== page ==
For the first labor, Hercules kills an evil spirit which was also a man-eating crawfish. For the second labor, Hercules battled a "swarm of mosquitoes". The third labour has Hercules commanded to clear out the waste from the Mississippi River, to rise to which challenge he builds a levee, redirecting the river’s flow. Once he has done this, Hercules clears the rivers of alligators and then redirects the river to its original path. The last labour has Hercules descending into the underworld and riding out on a giant catfish. Collins Morgan explains this as being the reason that catfish crave the darkness of night and can be found in the depths of the bayou. The story ends with the queen recognising the futility of her ‘evil scheme’ and freeing Hercules. The king in pride "painted the sky with stars of his son", so the readers learn of the constellation of Hercules in the sky. 

The last page of the book is given to a short summary of the Hercules myth and its connection to Hercules on the Bayou, and a glossary. 

Analysis

The Olympian gods are referred to as "rulers of the universe" without names or being particular to any aspects of Greek mythology. The only characters named are Hercules himself and the mortal Cajun characters. Indeed, there is no identification of Hercules as of Greek provenance. This is a very soft introduction to Greek mythology and demonstrates the flexibility and pliability of the Hercules myth and the desire to make it part of modernity. The paring down of classically-identifiable names and details from the narrative inevitably turns the Greek myth into more of a universal topos.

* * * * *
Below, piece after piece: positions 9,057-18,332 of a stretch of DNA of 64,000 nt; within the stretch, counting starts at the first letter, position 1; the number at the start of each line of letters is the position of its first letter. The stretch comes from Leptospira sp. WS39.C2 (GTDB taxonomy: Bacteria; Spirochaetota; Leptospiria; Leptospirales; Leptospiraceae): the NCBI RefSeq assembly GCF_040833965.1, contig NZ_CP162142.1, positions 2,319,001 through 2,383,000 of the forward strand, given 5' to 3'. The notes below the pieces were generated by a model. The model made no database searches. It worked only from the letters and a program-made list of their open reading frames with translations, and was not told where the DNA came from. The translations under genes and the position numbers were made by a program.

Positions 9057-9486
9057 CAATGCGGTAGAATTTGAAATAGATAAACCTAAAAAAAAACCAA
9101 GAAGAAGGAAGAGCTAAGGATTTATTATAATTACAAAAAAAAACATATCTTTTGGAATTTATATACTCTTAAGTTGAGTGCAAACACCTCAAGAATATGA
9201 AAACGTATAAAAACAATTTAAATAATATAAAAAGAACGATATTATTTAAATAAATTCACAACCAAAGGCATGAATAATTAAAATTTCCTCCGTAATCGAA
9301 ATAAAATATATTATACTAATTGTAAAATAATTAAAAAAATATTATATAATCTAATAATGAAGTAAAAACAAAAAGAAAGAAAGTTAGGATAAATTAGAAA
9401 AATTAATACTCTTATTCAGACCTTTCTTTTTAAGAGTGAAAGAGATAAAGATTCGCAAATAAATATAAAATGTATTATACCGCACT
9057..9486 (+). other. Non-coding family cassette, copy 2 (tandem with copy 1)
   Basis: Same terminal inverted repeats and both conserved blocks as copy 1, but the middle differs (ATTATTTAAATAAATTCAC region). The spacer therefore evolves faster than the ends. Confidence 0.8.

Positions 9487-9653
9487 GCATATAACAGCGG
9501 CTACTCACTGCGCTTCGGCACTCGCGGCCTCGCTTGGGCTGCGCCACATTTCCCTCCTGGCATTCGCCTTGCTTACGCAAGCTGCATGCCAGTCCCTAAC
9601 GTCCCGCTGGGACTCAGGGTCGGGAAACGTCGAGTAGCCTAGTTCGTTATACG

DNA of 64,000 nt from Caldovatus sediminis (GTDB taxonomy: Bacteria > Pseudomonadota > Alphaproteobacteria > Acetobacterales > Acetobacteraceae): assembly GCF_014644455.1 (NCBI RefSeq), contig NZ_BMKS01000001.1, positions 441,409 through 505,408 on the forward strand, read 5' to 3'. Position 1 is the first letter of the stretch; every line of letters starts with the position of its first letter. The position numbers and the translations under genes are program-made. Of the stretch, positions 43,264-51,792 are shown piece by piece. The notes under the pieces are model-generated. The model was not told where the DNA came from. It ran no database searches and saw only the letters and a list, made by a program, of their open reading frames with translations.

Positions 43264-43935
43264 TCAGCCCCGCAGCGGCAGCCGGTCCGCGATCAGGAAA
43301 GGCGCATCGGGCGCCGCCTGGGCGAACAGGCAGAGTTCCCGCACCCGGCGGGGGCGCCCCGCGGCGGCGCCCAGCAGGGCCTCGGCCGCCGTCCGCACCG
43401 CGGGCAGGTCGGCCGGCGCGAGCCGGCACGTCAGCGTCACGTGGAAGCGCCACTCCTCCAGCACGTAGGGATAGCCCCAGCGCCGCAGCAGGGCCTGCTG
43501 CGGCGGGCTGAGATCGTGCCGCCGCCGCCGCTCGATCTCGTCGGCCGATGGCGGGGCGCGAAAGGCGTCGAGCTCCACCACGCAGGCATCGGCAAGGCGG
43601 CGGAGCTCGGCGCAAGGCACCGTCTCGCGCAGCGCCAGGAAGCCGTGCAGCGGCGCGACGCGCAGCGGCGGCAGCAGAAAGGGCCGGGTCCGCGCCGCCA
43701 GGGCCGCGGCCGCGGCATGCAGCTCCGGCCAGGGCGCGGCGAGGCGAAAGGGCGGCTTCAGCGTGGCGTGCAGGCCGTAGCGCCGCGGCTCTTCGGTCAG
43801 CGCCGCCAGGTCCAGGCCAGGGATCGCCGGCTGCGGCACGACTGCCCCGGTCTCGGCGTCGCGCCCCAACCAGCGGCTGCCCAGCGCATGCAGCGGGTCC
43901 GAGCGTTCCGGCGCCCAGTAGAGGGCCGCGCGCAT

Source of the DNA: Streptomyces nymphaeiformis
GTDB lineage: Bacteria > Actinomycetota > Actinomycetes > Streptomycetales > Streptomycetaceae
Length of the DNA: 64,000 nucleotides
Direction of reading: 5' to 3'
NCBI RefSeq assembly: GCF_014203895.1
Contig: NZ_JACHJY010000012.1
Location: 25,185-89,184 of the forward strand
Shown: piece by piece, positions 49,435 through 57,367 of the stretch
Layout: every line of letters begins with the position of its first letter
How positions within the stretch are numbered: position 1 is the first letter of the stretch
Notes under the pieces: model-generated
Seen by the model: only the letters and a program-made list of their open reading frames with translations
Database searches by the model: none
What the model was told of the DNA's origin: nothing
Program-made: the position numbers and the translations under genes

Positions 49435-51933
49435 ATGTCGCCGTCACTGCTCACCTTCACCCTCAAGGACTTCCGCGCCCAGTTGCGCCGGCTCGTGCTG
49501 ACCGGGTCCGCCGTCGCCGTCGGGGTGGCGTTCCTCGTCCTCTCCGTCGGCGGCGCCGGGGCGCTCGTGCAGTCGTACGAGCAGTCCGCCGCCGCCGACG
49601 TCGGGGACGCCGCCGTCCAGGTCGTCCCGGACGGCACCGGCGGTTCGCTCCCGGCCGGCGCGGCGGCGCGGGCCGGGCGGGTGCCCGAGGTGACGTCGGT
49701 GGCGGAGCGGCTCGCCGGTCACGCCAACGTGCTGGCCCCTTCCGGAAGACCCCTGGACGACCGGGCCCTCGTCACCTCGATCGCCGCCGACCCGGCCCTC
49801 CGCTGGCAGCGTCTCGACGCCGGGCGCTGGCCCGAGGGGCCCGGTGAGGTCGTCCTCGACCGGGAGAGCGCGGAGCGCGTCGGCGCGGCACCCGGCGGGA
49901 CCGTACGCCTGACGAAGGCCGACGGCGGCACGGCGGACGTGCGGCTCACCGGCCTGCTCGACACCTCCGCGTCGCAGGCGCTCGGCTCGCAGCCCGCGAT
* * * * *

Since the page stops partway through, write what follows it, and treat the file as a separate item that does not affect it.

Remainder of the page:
Hercules is the adopted son of Claude and Claudette, a Cajun couple, placing him in a French-speaking milieu from the start. The adoption of Hercules into this environment is emblematic of what Collins Morgan has done with the myth. Collins Morgan includes Cajun dialect in the tale, e.g. page 8 (though there are no page numbers) "Bon Dieu, the sun done fried my brain". This inclusion of Cajun speech means that the book is well-suited for reading out loud, making this new myth part of the oral culture that has been part of mythology, both in the ancient Greek and Cajun traditions.

According to the Classical myth, Hercules shows his strength as a baby by throttling a snake from his bassinet. In this version, Hercules is floating down the bayou in a "gigantic turtle shell" and in the face of two snakes by his side, he has stuffed "cotton from the inside of his blanket…into the mouths of the snakes". The snakes, known as "poisonous water moccasins’" in the book are given an aetiology of being known as "cottonmouths". Thus Collins Morgans utilizes Classical mythology for aetiological purposes in a separate culture.

As well as paring down the number of tasks which Hercules is facing, Collins Morgan bulks up the accompanying narrative with more Cajun-related details. For example, after Hercules has been engaged in killing the crawfish, a culturally appropriate repast for the bayou area, the text then relates how:

"That evening the two of them feasted until their stomachs were full. Claude played 'Diggy Liggy Loo' on his fiddle while Hercules danced the two-step.”

This interpolation of cultural detail makes the book a true blend of Cajun and Greek mythology, erring more towards Cajun than Greek. The book was acclaimed by School Library Connection & reVIEWS+ as “a delightful blending of Cajun folklore and Greek mythology”.